Experts Debate EU-U.S. Trade Agreement at UM

Academics and Politicians Come Together to Discuss Proposed Transatlantic Trade and Investment Partnership

A distinguished panel of experts from around America and across Europe spent an enlightening day examining the pending Transatlantic Trade and Investment Partnership between the European Union and the United States. The seminar took place at the University of Miami on Friday, February 28, and was co-sponsored by the European Union Center in UM’s College of Arts & Sciences, the Delegation of the European Union in the United States, and the European Union Studies Association.

The Transatlantic Trade and Investment Partnership (TTIP) is a proposed free-trade agreement between the European Union and the United States. The measure has been discussed in three formal rounds of talks, and is expected to be finalized by the end of 2014.

Dean Bachas & Professor RoyTogether, the EU and the United States hold 60% of the global GDP, 33% of world trade in goods, and 42% of world trade in services. If ratified, TTIP would represent the largest agreement of its kind in history, and could boost trade between the two blocs by as much as 50%.

TTIP would eliminate trade tariffs and other barriers, increase cooperation among regulatory bodies, bolster intellectual property protection, and create millions of new jobs (particularly in the pharmaceutical, agricultural, and financial services sectors). However, the measure is not without its controversies. For example, genetically modified foods remain a contested issue.

College of Arts & Sciences Dean Leonidas Bachas opened the seminar, stating that the outcomes of the day’s proceedings and TTIP in general will be an important issue for students today and beyond.

“Our goal is to not only educate a new generation of leaders, but to make the world a better place for them,” said Bachas, adding that, as a chemist, he is interested in the scientific possibilities that TTIP will create.

Antonio de Lecea, Minister and Principal Advisor of the Delegation of the European Union in the United States, said that TTIP “is close to the heart of the delegation”.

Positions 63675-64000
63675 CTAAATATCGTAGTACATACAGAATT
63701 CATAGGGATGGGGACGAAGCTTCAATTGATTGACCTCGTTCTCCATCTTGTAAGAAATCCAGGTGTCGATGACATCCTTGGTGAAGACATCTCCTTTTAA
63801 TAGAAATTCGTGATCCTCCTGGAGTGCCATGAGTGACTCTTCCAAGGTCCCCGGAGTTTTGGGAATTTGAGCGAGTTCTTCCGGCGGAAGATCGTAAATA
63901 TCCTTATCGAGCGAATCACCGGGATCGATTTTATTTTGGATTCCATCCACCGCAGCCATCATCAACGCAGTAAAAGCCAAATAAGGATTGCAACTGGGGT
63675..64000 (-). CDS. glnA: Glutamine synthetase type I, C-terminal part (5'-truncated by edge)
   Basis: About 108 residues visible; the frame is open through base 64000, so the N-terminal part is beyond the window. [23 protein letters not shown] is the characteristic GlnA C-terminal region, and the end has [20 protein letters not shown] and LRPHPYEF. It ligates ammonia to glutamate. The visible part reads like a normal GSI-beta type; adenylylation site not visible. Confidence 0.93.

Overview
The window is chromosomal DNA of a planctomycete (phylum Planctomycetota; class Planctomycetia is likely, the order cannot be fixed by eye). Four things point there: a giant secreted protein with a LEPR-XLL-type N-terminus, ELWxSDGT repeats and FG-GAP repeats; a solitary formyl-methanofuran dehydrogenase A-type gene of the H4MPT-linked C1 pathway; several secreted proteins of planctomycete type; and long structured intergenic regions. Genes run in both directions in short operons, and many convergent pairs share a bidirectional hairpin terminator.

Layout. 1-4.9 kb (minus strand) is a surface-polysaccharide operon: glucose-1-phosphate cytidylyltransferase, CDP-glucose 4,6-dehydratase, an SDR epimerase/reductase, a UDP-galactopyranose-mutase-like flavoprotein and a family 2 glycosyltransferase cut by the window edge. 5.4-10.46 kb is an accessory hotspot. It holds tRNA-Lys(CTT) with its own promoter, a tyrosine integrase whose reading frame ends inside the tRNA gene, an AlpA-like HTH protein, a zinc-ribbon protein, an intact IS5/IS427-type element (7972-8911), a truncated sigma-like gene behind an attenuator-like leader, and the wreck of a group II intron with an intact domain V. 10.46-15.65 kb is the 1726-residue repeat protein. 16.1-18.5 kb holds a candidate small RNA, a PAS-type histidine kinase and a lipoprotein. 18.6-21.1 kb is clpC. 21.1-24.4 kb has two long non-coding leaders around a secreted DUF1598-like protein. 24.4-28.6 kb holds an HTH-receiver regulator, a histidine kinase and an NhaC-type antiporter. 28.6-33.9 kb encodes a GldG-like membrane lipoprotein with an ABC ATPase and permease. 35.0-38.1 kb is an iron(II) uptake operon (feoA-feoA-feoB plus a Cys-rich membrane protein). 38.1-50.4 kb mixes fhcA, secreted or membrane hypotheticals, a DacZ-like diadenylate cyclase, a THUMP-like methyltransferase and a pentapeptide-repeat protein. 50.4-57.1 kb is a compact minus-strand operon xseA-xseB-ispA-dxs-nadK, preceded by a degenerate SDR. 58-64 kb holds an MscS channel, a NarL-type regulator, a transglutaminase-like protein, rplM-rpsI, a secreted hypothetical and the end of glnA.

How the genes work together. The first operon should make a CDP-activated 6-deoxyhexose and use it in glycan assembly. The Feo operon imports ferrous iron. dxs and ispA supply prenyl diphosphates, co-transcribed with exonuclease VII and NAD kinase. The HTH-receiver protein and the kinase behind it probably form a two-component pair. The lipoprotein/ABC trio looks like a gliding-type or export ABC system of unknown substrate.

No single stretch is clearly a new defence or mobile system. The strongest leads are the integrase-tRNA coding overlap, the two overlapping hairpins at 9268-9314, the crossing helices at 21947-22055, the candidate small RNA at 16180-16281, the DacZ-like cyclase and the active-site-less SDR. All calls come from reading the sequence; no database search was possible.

“The EU and United States have the largest economic relationship in the world, with similar economies and comparable levels of development,” said de Lecea.

de Lecea stated that more than 15 million jobs would be created through TTIP, with about half in the US and half in the EU. “TTIP is intended to cut tariffs and open collaboration,” he said, adding that if no action is taken, “gaps in the multilateral rule book will remain.”

The European Union Center (EU Center) is a joint initiative between the University of Miami and Florida International University, which is funded by the European Union. One of only 10 such institutions in America, the Miami center focuses on transnational relations among the EU, United States, and Latin America.

UM EU Center Director Joaquín Roy is the recipient of a Jean Monnet Chair from the European Education, Audiovisual and Culture Executive Agency; this distinction is given to four professors in the world with a specialization in European integration studies.

Roy will be preparing an edited volume of the seminar proceedings, to be published on May 9, 2014, international Europe Day. It will be presented at the Latin American Studies Association annual conference in late May 2014, in Chicago, IL. Events featuring the publication will follow in Buenos Aires and throughout Europe.

For more information on the EU Center, please visit http://www.as.miami.edu/eucenter/.

March 03, 2014